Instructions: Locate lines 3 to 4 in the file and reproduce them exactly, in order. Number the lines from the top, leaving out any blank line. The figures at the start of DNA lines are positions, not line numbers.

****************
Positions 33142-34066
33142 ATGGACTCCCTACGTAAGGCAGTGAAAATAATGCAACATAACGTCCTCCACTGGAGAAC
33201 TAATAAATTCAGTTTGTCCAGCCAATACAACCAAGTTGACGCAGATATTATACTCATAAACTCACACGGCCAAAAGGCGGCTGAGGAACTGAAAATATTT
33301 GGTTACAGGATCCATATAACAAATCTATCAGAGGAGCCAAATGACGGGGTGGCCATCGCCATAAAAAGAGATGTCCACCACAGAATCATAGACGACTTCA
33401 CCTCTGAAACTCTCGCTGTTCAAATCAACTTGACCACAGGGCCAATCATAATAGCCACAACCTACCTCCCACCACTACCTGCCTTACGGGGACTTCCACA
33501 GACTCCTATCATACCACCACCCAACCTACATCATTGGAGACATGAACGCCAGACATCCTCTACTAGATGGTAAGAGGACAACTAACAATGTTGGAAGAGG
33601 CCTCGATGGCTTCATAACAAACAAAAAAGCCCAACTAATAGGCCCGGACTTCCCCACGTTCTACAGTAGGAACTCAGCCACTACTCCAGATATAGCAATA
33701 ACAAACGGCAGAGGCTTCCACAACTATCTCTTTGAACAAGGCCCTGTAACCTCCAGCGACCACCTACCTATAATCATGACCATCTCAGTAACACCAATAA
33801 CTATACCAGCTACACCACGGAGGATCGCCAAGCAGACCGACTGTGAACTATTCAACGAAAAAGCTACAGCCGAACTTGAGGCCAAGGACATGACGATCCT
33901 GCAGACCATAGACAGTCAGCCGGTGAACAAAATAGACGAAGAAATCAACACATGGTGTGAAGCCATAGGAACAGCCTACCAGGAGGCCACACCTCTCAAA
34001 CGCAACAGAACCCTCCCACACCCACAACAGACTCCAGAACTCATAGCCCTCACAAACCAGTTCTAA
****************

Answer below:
33201 TAATAAATTCAGTTTGTCCAGCCAATACAACCAAGTTGACGCAGATATTATACTCATAAACTCACACGGCCAAAAGGCGGCTGAGGAACTGAAAATATTT
33301 GGTTACAGGATCCATATAACAAATCTATCAGAGGAGCCAAATGACGGGGTGGCCATCGCCATAAAAAGAGATGTCCACCACAGAATCATAGACGACTTCA